The Hofmann Dam River Rats’ president Steve Marcus (left) and the club’s secretary/treasurer, Ken Sherrier, hope to beef up the club’s membership to continue its mission to improve the Des Plaines River ecosystem in and around the area where the dam once stood. | Bob Uphues/Editor

When John Mach, co-founder and longtime president of the Hofmann Dam River Rats, died suddenly in late January 2022, the club’s future was in jeopardy.

Focused for the past 20-plus years on the removal of the Hofmann and Fairbank dams and the ongoing reclamation of the river’s ecosystem, the River Rats and Mach had become more or less interchangeable.

When he died, it created an identity crisis, one the club is just now trying to overcome by increasing its numbers, attracting younger members and, who knows, perhaps finding its next long-term leader.

For the time being, its leader is Riverside resident Steve Marcus, who reached out publicly Aug. 3 at the Riverside Village Board meeting to let people know the club was still active, although with some longtime members stepping back as they get older – Marcus told the Landmark that the youngest of the members is in their 50s — the River Rats were down to six, dues-paying members.

John Mach | Photo by Kris DaPra

But, he also announced, the club had entered the 21st century launching both Facebook and Instagram (@hd_riverrats) pages and setting up a club email at

“We’re mostly tech-ignorant,” Marcus told the Landmark, adding the club enlisted a woman to set up the social media pages.

The social media accounts have updated the pages pretty regularly, at least through the middle of June, and the club used them to promote their semiannual cleanup day on April 29, which drew close to 30 volunteers, including some who said they saw the flyer on social media.

Cynthis Colvin, a Berwyn resident who is a newer member, said the club is looking for someone who can manage the social media accounts, respond to inquiries and push out info on meetings and events.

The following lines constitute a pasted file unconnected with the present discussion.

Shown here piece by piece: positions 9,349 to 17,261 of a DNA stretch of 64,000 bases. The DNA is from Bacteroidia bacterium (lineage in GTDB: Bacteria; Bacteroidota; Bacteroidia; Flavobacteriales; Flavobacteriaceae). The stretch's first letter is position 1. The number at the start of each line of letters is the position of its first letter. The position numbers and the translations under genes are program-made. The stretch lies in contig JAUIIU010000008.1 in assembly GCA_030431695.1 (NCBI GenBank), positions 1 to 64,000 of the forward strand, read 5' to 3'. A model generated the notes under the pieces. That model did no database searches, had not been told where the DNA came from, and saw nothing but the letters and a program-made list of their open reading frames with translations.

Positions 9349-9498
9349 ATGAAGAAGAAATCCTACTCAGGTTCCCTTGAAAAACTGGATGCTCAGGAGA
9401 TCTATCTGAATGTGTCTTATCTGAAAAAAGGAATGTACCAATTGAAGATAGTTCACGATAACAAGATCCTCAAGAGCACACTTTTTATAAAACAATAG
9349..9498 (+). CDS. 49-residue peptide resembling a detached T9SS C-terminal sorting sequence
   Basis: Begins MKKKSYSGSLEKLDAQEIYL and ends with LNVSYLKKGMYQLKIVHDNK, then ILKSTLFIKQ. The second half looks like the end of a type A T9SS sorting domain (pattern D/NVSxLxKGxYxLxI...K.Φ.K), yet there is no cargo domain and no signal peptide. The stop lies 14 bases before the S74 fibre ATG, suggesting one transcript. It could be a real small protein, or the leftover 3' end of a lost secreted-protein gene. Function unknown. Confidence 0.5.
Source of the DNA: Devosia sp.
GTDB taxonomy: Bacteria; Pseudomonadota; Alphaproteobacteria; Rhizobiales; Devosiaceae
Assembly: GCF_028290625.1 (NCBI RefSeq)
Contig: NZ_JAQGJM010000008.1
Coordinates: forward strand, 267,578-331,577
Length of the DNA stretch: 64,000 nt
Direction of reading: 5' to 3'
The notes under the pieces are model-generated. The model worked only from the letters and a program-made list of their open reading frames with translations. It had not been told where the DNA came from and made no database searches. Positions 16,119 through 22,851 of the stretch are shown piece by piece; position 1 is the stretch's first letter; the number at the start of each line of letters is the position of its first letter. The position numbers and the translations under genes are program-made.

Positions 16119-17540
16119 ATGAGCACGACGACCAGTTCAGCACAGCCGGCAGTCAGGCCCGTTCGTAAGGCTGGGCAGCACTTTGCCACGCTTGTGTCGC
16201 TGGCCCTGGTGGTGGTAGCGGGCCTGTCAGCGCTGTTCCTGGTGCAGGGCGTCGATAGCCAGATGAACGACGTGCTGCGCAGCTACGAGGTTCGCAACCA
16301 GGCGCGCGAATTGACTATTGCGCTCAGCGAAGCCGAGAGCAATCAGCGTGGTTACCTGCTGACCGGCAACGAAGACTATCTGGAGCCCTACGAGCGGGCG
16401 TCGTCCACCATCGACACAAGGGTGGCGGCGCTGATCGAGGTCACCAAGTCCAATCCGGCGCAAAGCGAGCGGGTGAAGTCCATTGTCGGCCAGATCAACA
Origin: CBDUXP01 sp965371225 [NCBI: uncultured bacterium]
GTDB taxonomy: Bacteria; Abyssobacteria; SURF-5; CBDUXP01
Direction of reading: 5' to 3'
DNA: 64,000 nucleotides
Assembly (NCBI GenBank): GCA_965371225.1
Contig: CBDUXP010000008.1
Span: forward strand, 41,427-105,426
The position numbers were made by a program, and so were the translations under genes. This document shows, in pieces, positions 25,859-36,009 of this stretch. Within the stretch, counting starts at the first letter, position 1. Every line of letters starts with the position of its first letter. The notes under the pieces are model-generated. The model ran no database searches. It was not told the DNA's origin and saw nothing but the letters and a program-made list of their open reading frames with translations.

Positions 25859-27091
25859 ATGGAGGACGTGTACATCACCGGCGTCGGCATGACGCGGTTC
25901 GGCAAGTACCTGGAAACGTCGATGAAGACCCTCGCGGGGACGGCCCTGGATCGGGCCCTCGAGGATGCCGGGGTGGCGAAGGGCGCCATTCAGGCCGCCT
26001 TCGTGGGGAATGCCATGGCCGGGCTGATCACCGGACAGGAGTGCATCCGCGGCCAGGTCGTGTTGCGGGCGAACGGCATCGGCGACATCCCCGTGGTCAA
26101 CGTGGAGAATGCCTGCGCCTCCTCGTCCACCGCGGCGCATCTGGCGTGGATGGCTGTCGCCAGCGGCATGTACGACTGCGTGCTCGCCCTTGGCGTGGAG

“We could really like to find someone who is more tech savvy, who could be responsive to those who want to be involved,” Colvin said.

Colvin worked for the Metropolitan Water reclamation District of Greater Chicago, whose mission aligns with the River Rats. She’s hoping she’ll be able to spread the word and generate interest about the club internally at the MWRD.

“Part of our mission is to collaborate with groups working for a healthier environment,” Colvin said.

With such a small group right now, it’s hard to make a big impact. Colvin said the River Rats might also want to look at collaborating with other like-minded organizations, such as the Salt Creek Watershed Network.

The Hofmann Dam River Rats meet the second Tuesday of each month at 7 p.m. in the third-floor meeting room (the elevator opens right into the space) at the Riverside Township Hall, 27 Riverside Road in Riverside.

“We just keep keeping on, doing the cleanups, trying to keep ourselves alive and visible in this area,” Marcus said.

The Hofmann Dam River Rats, as the name might imply, is a pretty loose confederation of folks, according to Marcus, and meetings are pretty informal.

“They don’t believe very strongly in Robert’s Rule of Order,” said Marcus.

That informality was a staple of Mach’s leadership style, but the club also didn’t need a lot of motions and counter motions, because Mach, who was 75 when he died, was the idea man, the one who set the club agenda and its priorities.

In his absence, the club was adrift.

“For about three months we had meetings, and we just talked about John,” said Marcus, who stepped up to volunteer as Mach’s successor as club president in July 2022. “We were empty. I was shocked and hollow.”

Marcus had joined the club a dozen years ago or so after running into Johnny Simonetta, one of the club’s early members from the 1990s. Simonetta, who’s not an active member these days, sold him on the mission of the club.

Around the same time, Lyons resident Ken Sherrier stumbled upon one of the River Rats’ twice-a-year Des Plaines riverbank cleanup days and joined in. Sherrier now serves as secretary and treasurer.

“It was extremely difficult,” Sherrier said about the months after Mach’s death. “He was the person who used to meet up with the Department of Natural Resources, the guys that stock the fish, the ones that do the fish shocking [to do species counts]. He just had all these phones numbers in his head, and he was an active physical presence.”

With no one else willing to lead, Marcus promised to serve as club president for two years, although he’ll stay on past that date if club members vote to retain him.

But, he’d also hand over the reins to someone new, who can continue revitalizing the club.

“We’ve got gigantic shoes to fill and we’re only partially filling them,” Marcus said. “And for us mere mortals, it’ll take a long time.”